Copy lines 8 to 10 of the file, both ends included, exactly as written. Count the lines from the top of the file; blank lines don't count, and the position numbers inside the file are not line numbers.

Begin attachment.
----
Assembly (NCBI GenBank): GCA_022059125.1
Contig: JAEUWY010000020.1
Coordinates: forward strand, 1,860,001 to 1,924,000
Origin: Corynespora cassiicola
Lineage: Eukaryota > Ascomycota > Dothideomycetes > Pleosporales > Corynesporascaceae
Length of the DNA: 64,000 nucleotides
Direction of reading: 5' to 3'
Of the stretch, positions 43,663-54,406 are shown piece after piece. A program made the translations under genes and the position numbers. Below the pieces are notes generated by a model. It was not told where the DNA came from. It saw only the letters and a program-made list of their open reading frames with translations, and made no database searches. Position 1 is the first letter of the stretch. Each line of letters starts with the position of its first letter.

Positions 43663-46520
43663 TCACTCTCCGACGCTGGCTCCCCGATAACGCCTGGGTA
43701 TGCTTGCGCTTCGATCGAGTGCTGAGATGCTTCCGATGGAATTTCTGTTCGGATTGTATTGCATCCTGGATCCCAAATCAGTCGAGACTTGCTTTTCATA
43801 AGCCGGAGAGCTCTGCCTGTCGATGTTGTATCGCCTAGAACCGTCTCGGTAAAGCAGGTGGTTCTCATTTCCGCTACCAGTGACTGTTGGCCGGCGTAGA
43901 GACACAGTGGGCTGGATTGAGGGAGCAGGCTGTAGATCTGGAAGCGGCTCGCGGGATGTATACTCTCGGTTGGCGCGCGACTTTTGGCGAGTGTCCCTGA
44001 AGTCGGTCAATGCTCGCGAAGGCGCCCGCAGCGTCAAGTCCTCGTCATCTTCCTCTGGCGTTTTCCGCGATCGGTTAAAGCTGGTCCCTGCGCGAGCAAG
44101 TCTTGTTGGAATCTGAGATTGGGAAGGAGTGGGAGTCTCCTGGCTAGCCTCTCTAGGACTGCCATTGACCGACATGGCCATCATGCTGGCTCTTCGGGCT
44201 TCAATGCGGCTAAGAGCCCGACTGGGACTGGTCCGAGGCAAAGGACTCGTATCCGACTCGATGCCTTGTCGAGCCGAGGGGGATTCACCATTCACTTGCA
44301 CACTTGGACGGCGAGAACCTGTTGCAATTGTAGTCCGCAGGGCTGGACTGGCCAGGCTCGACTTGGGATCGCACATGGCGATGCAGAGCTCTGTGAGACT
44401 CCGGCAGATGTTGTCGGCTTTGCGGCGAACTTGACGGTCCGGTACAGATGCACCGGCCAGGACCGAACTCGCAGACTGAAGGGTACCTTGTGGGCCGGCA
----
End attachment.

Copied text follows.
Of the stretch, positions 43,663-54,406 are shown piece after piece. A program made the translations under genes and the position numbers. Below the pieces are notes generated by a model. It was not told where the DNA came from. It saw only the letters and a program-made list of their open reading frames with translations, and made no database searches. Position 1 is the first letter of the stretch. Each line of letters starts with the position of its first letter.

Positions 43663-46520
43663 TCACTCTCCGACGCTGGCTCCCCGATAACGCCTGGGTA